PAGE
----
Bill Fletcher Jr.ColumnistsOp-EdOpinion

Endless Plastic Bags Smother Planet Earth

Bill Fletcher
By Bill Fletcher, Jr.
NNPA Columnist

 

Maybe it has always been like this. If so, I am not sure precisely what triggered my new concern. But in either case, there seems to be an exceptional amount of plastic on highways, streets, in bushes, etc. It is mainly in the form of used plastic bags.

I became aware that it was entering my consciousness a few weeks ago. I was driving and noticed that there was a lot of trash along a major road in my neighborhood. I noticed that, day after day would pass and it would still be there. But it was not only in my neighborhood.

I started wondering whether it was just a matter of the wind, that all of this plastic was around. That there were wind-tunnels created and the plastic bags were accumulating. I have not been able to figure it out, exactly, but I have come to a few conclusions.

The most obvious is that, as individuals, many of us simply do not care about the planet. When we are finished with something, such as a plastic bag, we are content to let it drop and float away. The second conclusion is that we are increasingly witnessing the impact of the destruction of the public sector. There are fewer city, county and state workers to take care of our streets and roads. More often than not, I see groups of prisoners dressed in their bright, orange attire, doing clean-up. Other times I see no one.

A third conclusion is that we live in a society that creates so much waste and really does not know what to do with it. So, these plastic bags fly around, after we have used them, and start to wrap themselves around trees. I am sure that you have seen this. And they smother the trees over time. Or, they fly into the rivers, ponds, and lakes, eventually making it into the ocean, to be consumed by sea life that can never digest them and, therefore, die. Yet, most of us act more as if it is nothing more than a nuisance rather than a sign of collapse.

The solution goes far beyond recycling, as important as that step actually is. It is really about priorities. What sorts of packaging should we use? Yes, maybe some packaging will cost a little more, but so what? Yes, when we get tired of something, we should restrain ourselves from just dropping it where we want, whether it is a plastic bag or a toxic waste dump.

So, when you are driving down the road and see those plastic bags smothering the trees or when they get stuck to the bottom of your car so that you are forever smelling burnt plastic, remember that this is a symptom of a society that has said, in so many words, we do not care what comes next.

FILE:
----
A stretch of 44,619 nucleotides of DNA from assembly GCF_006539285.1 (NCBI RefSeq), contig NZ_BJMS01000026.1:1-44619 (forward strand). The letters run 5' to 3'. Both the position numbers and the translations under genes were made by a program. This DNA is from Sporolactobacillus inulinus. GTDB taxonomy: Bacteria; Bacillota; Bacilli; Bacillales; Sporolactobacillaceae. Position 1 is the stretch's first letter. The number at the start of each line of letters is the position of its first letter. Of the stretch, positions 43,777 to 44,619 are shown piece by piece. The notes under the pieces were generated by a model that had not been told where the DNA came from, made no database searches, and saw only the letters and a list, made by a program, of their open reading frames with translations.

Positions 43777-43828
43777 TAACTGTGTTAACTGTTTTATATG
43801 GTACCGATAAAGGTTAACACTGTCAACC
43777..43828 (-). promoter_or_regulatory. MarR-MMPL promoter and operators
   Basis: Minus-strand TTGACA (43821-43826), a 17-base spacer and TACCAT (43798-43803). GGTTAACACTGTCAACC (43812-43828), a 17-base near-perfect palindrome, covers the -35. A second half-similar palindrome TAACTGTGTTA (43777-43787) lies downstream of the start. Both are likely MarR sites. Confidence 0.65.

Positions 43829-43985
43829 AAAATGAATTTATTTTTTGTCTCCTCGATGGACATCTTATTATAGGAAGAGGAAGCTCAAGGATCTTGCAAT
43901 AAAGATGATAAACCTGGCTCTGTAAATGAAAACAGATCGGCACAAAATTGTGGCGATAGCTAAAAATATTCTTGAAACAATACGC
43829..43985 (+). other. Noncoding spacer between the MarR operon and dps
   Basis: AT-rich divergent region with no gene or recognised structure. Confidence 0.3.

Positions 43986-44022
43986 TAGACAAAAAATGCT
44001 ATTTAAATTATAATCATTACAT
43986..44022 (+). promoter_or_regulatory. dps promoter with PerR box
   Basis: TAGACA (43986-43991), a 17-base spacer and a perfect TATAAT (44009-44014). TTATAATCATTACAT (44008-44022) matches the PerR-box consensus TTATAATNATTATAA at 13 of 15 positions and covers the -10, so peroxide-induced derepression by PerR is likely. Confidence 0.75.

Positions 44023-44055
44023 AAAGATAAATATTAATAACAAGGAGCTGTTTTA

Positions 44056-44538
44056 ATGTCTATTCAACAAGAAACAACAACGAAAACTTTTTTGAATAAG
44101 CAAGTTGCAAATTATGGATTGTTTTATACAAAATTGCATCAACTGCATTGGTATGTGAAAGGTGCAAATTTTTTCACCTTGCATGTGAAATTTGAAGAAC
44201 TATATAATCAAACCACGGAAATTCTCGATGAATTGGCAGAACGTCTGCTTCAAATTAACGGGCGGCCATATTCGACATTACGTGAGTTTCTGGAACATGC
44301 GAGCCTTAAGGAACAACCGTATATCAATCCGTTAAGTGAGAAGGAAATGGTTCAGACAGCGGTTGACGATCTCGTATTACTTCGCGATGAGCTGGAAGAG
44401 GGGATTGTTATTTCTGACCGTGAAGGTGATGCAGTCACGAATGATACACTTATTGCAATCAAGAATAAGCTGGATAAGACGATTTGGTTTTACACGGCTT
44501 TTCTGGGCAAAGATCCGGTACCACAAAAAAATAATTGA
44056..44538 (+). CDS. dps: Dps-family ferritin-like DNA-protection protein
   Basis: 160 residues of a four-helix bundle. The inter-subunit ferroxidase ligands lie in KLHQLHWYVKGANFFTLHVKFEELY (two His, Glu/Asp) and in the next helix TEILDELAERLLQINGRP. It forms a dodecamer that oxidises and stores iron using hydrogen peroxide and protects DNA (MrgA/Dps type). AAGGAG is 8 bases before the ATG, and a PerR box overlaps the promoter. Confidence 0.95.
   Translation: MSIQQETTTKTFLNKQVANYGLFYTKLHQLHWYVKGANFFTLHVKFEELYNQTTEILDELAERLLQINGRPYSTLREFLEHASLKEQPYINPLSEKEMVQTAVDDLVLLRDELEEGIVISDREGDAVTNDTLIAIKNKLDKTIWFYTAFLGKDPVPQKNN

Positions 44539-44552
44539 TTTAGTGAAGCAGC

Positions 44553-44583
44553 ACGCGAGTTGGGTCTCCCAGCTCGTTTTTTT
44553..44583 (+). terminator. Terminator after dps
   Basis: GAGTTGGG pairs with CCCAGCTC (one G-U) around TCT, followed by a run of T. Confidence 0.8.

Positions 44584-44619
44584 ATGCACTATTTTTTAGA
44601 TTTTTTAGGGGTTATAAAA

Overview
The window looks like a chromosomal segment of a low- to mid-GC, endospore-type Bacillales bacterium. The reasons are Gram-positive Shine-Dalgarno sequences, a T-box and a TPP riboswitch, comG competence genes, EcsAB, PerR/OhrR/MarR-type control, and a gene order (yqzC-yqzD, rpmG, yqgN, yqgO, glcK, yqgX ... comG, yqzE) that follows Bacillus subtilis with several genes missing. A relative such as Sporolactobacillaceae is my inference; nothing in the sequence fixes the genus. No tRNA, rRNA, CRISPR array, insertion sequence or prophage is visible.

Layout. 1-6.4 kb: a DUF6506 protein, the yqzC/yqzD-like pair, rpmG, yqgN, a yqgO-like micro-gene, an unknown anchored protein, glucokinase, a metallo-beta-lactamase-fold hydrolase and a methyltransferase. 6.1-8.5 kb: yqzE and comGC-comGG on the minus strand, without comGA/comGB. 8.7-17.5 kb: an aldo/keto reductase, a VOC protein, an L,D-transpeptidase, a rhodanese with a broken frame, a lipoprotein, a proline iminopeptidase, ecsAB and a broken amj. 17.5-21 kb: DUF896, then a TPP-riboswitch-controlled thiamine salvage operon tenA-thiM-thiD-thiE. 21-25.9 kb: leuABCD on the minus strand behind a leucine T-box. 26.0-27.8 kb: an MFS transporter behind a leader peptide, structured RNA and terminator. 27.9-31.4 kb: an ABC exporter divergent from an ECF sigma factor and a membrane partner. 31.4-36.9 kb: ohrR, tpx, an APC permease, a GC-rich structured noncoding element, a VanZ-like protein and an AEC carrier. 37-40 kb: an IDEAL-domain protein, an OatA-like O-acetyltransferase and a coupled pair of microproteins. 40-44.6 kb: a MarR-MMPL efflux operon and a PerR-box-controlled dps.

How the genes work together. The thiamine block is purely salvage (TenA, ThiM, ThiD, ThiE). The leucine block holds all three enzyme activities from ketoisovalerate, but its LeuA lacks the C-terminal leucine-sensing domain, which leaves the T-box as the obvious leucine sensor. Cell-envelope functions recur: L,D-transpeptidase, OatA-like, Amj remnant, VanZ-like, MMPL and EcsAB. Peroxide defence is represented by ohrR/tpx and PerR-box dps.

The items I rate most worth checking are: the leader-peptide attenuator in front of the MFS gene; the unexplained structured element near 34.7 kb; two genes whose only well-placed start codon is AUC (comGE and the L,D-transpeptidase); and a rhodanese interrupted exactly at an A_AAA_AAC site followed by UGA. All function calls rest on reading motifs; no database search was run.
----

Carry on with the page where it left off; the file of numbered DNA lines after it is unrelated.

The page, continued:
Bill Fletcher, Jr. is the host of The Global African on Telesur-English. He is a racial justice, labor and global justice activist and writer. Follow him on Twitter, Facebook and at www.billfletcherjr.com.

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Bill Fletcher Jr.

Bill Fletcher Jr has been an activist since his teen years. Upon graduating from college he went to work as a welder in a shipyard, thereby entering the labor movement. Over the years he has been active in workplace and community struggles as well as electoral campaigns. He has worked for several labor unions in addition to serving as a senior staffperson in the national AFL-CIO. Fletcher is the former president of TransAfrica Forum; a Senior Scholar with the Institute for Policy Studies; an editorial board member of BlackCommentator.com; and in the leadership of several other projects. Fletcher is the co-author (with Peter Agard) of “The Indispensable Ally: Black Workers and the Formation of the Congress of Industrial Organizations, 1934-1941”; the co-author (with Dr. Fernando Gapasin) of “Solidarity Divided: The crisis in organized labor and a new path toward social justice“; and the author of “‘They’re Bankrupting Us’ – And Twenty other myths about unions.” Fletcher is a syndicated columnist and a regular media commentator on television, radio and the Web.

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